As he writes in his bio on the book jacket, Bashevkin is the director of Education for NCSY, the youth movement of the Orthodox Union. NCSY is a major site of kiruv, often catering to Jews who attend public schools and who know little about Judaism from home, trying to bring these teenagers closer to Judaism and halakhic observance. I would venture to say that in his professional capacity, Bashevkin has certainly encountered another angle on the issues about which he is writing. Indeed,    in the beginning of chapter eleven (originally published at Lehrhaus), he begins with a brief discussion of his frustrations as an educator who sees people coming to religion from the wrong motivations (i.e., out of loneliness, illness, or a broken family life), though he cuts this discussion short. Overall, Bashevkin makes a conscious choice to keep the focus of the book on the intellectual and to maintain a critical distance. While the less personal voice definitely serves to widen the readership beyond Orthodox Jews, it also carries the possibility that the book can be read exclusively on the intellectual level, such that   the reader can choose not to take a practical message from it. As a fellow Orthodox Jew who doesn’t see the issue as solely intellectual, I would have appreciated a stronger place for Bashevkin’s   personal voice.

This book follows on Bashevkin’s earlier Hebrew book, Be-Rogez Rahem Tizkor (2015), which, though it also deals with sin and repentance, is substantially different. The Hebrew book is a “sefer,” exclusively a work of Jewish thought, of lomdus, without reference to materials outside the Jewish tradition. It also contains more of an inspirational tone, speaking to the reader as a fellow traveler in the religious experiences of failing and recouping. In contrast, the current work, while firmly grounded in traditional Jewish sources, includes a wealth of material from outside the Jewish tradition, giving the book a wider reach and potential to speak to an audience which is not exclusively Jewish and steeped in Jewish knowledge. It also has more of a detached tone, so that it doesn’t sound at all “preachy.”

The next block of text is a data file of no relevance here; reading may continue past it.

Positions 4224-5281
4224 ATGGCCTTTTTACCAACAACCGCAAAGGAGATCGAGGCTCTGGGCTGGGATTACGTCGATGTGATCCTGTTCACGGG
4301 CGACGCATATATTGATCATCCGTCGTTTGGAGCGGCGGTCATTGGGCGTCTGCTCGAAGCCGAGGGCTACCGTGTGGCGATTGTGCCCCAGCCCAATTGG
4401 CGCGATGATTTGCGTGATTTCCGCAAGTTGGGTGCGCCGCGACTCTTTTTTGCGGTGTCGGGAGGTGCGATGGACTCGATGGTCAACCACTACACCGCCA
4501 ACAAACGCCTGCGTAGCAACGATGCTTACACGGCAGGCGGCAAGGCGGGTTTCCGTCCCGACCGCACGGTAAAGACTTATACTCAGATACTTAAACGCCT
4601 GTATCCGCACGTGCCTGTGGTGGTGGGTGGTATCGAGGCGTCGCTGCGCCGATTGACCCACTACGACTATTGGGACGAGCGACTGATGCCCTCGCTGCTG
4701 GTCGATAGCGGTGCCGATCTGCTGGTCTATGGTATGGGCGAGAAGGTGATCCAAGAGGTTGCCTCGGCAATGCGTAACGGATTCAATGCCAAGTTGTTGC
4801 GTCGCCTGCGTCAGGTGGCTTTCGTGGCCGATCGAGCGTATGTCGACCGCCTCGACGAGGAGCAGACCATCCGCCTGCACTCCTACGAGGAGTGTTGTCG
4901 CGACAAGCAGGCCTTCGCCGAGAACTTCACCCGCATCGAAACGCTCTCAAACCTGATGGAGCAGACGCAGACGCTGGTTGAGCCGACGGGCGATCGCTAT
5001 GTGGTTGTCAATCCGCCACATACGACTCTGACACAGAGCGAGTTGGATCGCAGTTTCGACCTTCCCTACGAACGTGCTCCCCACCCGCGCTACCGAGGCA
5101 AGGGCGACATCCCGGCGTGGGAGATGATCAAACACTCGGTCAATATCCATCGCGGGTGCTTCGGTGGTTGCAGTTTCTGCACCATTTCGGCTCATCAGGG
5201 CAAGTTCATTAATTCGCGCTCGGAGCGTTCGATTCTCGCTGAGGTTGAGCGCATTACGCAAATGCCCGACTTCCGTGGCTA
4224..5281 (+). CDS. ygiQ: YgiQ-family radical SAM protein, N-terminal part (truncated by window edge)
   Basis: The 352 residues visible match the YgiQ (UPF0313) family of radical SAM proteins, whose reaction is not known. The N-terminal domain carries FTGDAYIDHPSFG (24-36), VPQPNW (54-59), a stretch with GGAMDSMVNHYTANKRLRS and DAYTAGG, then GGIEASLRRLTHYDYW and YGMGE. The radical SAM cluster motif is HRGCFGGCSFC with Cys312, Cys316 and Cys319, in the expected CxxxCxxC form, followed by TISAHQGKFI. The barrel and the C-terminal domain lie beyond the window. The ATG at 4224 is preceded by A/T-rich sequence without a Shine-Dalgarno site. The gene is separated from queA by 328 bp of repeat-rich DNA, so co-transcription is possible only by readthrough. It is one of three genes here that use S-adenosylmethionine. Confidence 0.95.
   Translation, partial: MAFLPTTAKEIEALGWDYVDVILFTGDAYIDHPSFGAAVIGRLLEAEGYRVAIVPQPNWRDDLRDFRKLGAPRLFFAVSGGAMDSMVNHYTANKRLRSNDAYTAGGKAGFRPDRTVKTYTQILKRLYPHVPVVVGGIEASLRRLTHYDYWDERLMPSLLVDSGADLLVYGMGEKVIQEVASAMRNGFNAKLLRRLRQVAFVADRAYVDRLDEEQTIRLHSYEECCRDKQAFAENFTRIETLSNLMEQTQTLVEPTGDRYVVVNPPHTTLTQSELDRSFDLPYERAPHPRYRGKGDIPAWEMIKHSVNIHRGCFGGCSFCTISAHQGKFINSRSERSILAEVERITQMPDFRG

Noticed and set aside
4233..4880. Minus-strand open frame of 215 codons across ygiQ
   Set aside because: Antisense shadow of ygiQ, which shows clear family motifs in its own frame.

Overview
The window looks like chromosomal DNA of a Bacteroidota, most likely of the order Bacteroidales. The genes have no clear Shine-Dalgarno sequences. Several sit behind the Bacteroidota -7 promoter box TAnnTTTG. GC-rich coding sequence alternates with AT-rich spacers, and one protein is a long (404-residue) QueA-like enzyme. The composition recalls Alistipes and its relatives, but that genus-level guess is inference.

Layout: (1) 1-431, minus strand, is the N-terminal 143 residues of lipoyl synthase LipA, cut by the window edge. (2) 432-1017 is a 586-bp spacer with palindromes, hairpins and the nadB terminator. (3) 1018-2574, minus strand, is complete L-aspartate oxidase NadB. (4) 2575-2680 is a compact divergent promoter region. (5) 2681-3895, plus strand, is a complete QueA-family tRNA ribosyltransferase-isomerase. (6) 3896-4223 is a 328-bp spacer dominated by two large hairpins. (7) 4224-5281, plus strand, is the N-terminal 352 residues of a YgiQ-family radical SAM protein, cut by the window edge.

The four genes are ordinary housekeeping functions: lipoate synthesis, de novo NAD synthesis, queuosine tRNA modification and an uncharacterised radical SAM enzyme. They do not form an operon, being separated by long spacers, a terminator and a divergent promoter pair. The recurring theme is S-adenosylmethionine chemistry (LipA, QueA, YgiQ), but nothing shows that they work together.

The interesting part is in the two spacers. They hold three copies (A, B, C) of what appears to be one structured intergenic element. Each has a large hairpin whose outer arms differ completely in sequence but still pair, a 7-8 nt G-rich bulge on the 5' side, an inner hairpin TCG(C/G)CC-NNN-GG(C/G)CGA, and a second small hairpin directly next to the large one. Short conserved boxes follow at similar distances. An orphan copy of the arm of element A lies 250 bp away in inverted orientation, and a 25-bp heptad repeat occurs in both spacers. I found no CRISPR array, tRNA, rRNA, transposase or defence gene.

Sin-a-gogue contains three sections, each with several chapters surrounding a theme related to sin. The first section, “The Nature of Sin,” begins with a discussion of the many words the Bible and later rabbinic literature use for “sin.” In addition to the multiplicity of terms, each with subtle differences from the others, there are also multiple images for how sin is constructed – as a burden, or as a debt – each of which leads to a different conceptualization. The impact of language cannot be overstated. When I was writing my doctoral dissertation[1] and asking friends for advice, several told me to take out the word “sin” from the doctorate – it was too strong, too alienating. They suggested I replace it with the more neutral “violate the Halakhah.” While the words may mean the same thing, the sanitized version doesn’t emotionally capture the fullness of the experience of sin and its impact on the individual: the range of shame, guilt, conflicted pleasure, and self-loathing which can often result from sin, and which are discussed by Bashevkin in light of the differing terminologies.

In the next chapter, Bashevkin moves to a discussion of the first case of sin, or “Original Sin” concluding that “lateness, sin, failure, and shame are the crucial components that make humans human” (p. 21). From here he moves to a discussion of action versus intention and which is needed in order to categorize something as sin, as well as a discussion of the various levels of intention that one can have behind an action (shogeg, meizid, mitasek, and oness). Bashevkin also goes on to discuss issues such as determinism and the unique view of sin taken by the Hasidic school of Izbica, including the radical notions “sinning for the sake of Heaven” (aveirah lishmah) and the concept of God’s repentance. Each of these discussions opens another angle to sin, introducing rich source material.